World War IEdit

Later yearsEdit

He was a minister of the National Assembly.[19]

There is a story about Jovan Dovezenski and Deda-Laza Aleksić, both widowers, who were interested in the same widow at a party. Dovezenski first took her to dance, then Aleksić danced with her, better and longer, however, the widow chose Dovezenski.[20]

He died on 2 May 1935 in Kumanovo.[2] His descendants, as those of Jovan Babunski, are surnamed with their Chetnik surnames.[12]

One of his descendants is Nebojša Dovezenski, a researcher and molecular immunologist.

AwardsEdit

LegacyEdit

 
Street in Zvezdara.

A street in Zvezdara, Belgrade is named after him (ul. Vojvode Dovezenskog).

AnnotationsEdit

  • His surname is scarcely spelled Stojković (Стојковић).

See alsoEdit

ReferencesEdit

  1. ^ a b c d e Д. С. Јеринић (2008). "Војводе из четничке акције у Старој Србији и Маћедонији 1903-1912". Добровољачки гласник, бр. 32. година 17: 28–29.
  2. ^ a b "Српски биографски речник, том 3" (PDF). Нови Сад: Матица српска. 2007. Cite journal requires |journal= (help)
  3. ^ Jovan F. Trifunoski (1974). Kumanovska oblast. Trifunoski. p. 184. Пред крај поменуте владавине у овом селу истакао се познати четнички војвода Ј о в а н Станојковић — Довезенски. Потицао је од рода Велчевци.
  4. ^ a b c d e f Prvo jugoslovensko narodno pretstavništvo izabrano 8.nov.1931.godine. 1931. p. Јован С. Довезенски рођен је 8. априла 1873. у селу Довезеиима, срез жеглиговски. Основну школу учио је у селу Мургашу и у Градишком Манасти- ру, где се је учило старословенски. У време српско - бугарског рата г. Довезенски је свршио и остале школе до ко- јих се, у то време, у његовом родном крају могло доЬи. 1888. год. прешао је у Србију, да продужи школу. Уписао се у Светосав- ску богословско-учитељску школу за младиЬе из јужних крајева. 1897. постао је учитељ у свом родном месту. На тој дужности остао је до 3. марта 1904., ка-да је ступио у Комитет српске четничке организације, а на томе послу остао је све до ослобођења Јужне Србије, 1912. године. Г. Довезенски је организатор првих наших четничких ...
  5. ^ Spomenica Drustva Svetoga Save, 1886-1936. Drustvo Sv. Save. 1936. p. 35.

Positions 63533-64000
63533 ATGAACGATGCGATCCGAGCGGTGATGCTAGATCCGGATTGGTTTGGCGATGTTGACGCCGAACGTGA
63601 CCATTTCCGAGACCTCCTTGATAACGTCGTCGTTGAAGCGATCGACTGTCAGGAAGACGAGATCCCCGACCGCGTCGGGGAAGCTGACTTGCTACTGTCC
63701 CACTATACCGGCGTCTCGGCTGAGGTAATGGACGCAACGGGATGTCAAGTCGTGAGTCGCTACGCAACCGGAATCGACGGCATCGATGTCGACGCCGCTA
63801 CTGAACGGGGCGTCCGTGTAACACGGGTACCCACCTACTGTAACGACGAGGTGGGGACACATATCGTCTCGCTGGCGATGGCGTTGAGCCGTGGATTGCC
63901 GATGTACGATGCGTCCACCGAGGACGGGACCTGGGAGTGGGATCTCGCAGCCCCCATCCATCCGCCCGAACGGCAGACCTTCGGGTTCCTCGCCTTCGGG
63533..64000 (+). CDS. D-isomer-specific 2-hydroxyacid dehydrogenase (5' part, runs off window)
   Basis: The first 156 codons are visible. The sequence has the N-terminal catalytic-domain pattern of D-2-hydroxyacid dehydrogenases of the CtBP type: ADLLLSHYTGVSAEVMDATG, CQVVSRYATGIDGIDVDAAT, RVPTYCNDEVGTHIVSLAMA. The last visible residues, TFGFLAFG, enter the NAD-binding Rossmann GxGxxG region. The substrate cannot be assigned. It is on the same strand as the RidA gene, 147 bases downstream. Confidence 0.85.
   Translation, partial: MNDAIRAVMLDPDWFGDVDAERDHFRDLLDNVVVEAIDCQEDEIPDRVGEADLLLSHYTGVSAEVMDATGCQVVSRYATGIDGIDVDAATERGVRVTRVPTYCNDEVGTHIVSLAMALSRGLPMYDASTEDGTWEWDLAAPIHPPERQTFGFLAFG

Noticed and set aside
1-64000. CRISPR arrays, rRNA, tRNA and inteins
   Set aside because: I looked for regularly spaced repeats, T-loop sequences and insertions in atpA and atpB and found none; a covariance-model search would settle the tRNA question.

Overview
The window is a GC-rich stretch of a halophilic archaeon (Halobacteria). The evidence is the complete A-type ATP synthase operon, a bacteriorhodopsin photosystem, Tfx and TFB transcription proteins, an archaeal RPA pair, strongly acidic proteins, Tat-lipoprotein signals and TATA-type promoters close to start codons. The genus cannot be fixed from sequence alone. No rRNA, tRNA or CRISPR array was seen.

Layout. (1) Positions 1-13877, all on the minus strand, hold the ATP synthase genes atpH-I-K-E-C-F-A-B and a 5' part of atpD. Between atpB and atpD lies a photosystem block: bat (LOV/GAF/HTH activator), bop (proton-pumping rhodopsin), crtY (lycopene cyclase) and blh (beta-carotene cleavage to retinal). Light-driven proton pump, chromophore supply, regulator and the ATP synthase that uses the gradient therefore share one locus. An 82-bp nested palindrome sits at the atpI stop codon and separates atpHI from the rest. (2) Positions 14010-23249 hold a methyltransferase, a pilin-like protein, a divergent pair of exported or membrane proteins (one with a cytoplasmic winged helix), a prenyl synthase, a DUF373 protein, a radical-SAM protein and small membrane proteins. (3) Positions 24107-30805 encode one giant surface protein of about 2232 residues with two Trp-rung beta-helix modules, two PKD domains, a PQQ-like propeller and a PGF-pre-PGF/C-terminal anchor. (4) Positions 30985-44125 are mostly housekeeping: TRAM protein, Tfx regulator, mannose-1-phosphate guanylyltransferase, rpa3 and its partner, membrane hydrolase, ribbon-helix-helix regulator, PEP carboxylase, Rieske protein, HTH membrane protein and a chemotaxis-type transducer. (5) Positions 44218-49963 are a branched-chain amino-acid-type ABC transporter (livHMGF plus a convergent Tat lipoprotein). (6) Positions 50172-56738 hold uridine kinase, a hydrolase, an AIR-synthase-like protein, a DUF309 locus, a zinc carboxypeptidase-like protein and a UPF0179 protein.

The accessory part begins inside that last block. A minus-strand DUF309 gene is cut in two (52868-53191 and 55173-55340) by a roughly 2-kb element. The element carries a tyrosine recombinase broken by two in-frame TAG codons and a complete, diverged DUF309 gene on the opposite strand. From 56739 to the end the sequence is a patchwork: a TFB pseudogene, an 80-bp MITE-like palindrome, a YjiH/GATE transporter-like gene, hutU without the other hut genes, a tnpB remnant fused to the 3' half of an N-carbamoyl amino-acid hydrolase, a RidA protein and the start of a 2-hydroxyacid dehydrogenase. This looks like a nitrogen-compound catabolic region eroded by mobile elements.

6. ^ Božidar S. Nikolajević (1986). Iz minulih dana: sećanja i dokumenti. Srpska akademija nauka i umetnosti. p. 9.
  7. ^ Jovan Jovanović; Stanoje Stanojević (1935). Srpski narod u XIX veku [Serbian People in the 19th Century] (in Bosnian). Izdavačko i knjižarsko preduzeće G. Kon a.d.
  8. ^ U. Šešum, Vojvode srpske četničke organizacije 1903-1908, Naša Prošlost br. 11, Kraljevo 2011, 136.
  9. ^ Narodna enciklopedija srpsko hrvatsko slovenačka, Beograd 1929, 836-837
  10. ^ a b Jovanović 1937, p. 289.
  11. ^ Jovan Jovanović; Stanoje Stanojević (1935). Srpski narod u XIX veku [Serbian People in the 19th Century] (in Bosnian). 16. Izdavačko i knjižarsko preduzeće G. Kon a.d. p. 158. Прву чету је органи- зовао Павле Младеновић из кумановског села Јачинца. За њим је образовао чету мирни учитељ Јован Станој- ковић из кумановског села Довезенаца, доцније познати војвода Довезенски. Из кумановског ...
  12. ^ a b Recueil de Vardar. Akademija. 2006. p. 99.
  13. ^ a b c d Đurić & Mijović 1993, p. 33.
  14. ^ a b Jovanović 1937, p. 288.
  15. ^ Svetlozar Eldŭrov (1993). Srŭbskata vŭorŭzhena propaganda v Makedonii︠a︡, 1901-1912. Voennoizdatelski kompleks "Sv. Georgi Pobedonoset︠s︡". p. 122.
  16. ^ Trbić 1996, p. 68.
  17. ^ Ilić, Vladimir (March 4, 2003). "Srpski četnici na početku dvadesetog veka (6): Pogibija na šupljem kamenu". Glas Javnosti.
  18. ^ Milan Milošević; Branko Bogdanović (2004). Bezbednost obnovljene Srbije. Službeni glasnik. p. 65.
  19. ^ Miladin Pećinar (1969). Skopski đački bataljon 1914: Bataljon 1300 kaplara. Udruženje 1300 ̋kaplara. p. 23.
  20. ^ Ljubica S. Janković; Danica S. Janković (1951). Narodne igre. Skupile i opisale Ljubica S. Janković i Danica S. Janković. Štamparija D. Gregorića. p. 54.

SourcesEdit